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Member Exclusive   //   August 16, 2022  ■  6 min read

‘There are headwinds happening in the industry’: Inside Meta’s post-iOS14 strategy

It’s been almost a year and a half since Apple debuted iOS14, which gives users the option of whether to let apps track their browsing activity across the web. And Meta-owned Facebook’s ad platform, which helped skyrocket the popularity of direct-to-consumer brands through targeted advertisements, is still adjusting.

During the second quarter of 2022, Facebook’s parent Meta reported a year-over-year decline in ad revenue, indicating marketers are pulling back spending amid the targeting changes. In turn, Meta is encouraging brands to invest more in building their organic following to improve their paid ad performance. The social media behemoth also plans to make investments into new artificial intelligence and machine learning to help deliver more relevant ads to shoppers — but it remains to be whether that will be enough to appease skeptical marketers.

Facebook is telling its retailer advertisers that these uncertainties give room to experiment. Some brands are going back to basics by focusing on organic content strategies, a move that Facebook says can help build customer loyalty. But others are trying out other paid platforms like connected TV and TikTok.

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Katherine Shappley, vp of commerce business group at Meta, told Modern Retail that both macroeconomic conditions like demand correction and inflation, plus the iOS changes, are impacting the ability of brands to reach new and existing consumers. But, she said Meta is going to continue to “invest heavily” in ad products and technology to deliver better ad performance. Now, Facebook is trying to both present new strategies to help advertisers while committing to building better technology to help them find eyeballs.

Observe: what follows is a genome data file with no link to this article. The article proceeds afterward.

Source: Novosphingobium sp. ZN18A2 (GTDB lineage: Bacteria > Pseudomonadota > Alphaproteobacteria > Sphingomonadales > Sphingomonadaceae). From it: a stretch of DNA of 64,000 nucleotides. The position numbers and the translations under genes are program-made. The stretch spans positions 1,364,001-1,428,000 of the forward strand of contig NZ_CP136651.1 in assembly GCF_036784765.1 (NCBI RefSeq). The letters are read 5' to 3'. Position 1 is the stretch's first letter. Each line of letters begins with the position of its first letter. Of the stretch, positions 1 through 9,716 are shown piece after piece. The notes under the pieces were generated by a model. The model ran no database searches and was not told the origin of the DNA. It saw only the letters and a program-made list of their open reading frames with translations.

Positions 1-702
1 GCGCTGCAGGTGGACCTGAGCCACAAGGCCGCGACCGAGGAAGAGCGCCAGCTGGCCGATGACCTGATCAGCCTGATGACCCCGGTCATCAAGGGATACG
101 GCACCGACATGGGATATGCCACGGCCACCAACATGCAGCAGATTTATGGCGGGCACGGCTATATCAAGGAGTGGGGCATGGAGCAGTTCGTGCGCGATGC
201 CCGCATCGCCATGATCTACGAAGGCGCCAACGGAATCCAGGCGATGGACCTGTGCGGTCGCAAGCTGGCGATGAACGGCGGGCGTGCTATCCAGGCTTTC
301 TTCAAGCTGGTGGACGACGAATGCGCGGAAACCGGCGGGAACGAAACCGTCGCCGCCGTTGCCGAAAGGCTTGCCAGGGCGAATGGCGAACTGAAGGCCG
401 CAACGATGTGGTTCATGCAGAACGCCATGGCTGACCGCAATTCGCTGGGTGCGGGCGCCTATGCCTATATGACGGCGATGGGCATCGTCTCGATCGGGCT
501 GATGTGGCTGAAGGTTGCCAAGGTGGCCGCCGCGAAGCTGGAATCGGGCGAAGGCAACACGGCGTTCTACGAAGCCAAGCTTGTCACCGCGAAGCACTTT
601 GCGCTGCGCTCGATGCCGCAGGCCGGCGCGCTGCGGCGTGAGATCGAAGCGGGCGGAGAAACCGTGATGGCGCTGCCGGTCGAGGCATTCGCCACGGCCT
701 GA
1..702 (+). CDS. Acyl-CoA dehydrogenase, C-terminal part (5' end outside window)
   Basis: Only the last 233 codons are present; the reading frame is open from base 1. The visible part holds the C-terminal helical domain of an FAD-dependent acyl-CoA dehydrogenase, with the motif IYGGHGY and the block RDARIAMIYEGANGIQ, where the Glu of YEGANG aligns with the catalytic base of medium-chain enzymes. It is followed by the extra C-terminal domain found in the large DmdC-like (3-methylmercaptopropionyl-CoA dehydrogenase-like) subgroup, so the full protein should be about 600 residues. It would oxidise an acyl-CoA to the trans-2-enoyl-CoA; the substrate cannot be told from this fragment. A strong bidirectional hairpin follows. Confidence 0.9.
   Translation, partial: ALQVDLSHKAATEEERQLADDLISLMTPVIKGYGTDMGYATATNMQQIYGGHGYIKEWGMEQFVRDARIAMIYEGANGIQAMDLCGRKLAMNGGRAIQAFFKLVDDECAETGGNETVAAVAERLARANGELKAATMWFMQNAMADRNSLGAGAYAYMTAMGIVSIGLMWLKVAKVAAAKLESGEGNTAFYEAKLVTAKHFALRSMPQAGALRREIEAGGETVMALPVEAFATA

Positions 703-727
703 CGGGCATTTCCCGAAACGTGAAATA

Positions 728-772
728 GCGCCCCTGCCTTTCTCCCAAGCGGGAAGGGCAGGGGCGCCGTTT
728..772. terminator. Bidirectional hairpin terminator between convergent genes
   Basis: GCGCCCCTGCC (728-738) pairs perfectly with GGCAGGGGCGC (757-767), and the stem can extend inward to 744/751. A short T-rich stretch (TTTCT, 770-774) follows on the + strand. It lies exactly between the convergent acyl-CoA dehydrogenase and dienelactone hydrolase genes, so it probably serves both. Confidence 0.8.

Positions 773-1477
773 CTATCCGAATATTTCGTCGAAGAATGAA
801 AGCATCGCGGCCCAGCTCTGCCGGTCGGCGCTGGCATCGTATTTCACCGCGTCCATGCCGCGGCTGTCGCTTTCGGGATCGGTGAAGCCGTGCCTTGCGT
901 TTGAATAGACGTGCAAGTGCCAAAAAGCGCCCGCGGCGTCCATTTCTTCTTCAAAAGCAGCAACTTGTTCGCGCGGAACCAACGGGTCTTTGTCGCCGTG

“There are headwinds happening in the industry around the ads ecosystem right now, and we know that businesses of all sizes value personalized advertising,” she said.

Navigating the changes

The blow to ad tracking from Apple came with the update of iOS14 in a move meant to give users more control over their privacy. This App Tracking Transparency update asks users to give their permission to be tracked across apps. In turn, this meant users could effectively opt-out of being served Facebook ads based on their browsing behavior.

In turn, some brands and retailers reported that CPMs on Meta and other platforms started to increase immediately following the iOS14 rollout, while it became more difficult to track if someone bought a product after viewing an ad.

“Platforms across the industry are seeing performance change” as a result of the update, Shappley said.  

For its part, Meta is working on how to improve ad performance in light of the changes.

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Shappley said high-level priorities including growing video monetization through Reels, where there has been “a huge increase in consumer data.” The company is also reworking the ad systems “to do more with less” in terms of the data coming through. There are also plans for “major investments” in artificial intelligence and machine learning to help increase ad performance by delivering more relevant ads to consumers.

“Our systems will learn to do more with less,” Shappley said. “And so the AI that’s powering that is critical to how we then deliver performance back to advertisers.”

The overall goal of these investments, Shappley said, is to give people more relevant ads.

“We believe very much that personalized ads are better for people as well as for businesses,” she said. “Without that, we know a lot of products and services wouldn’t get off the ground.”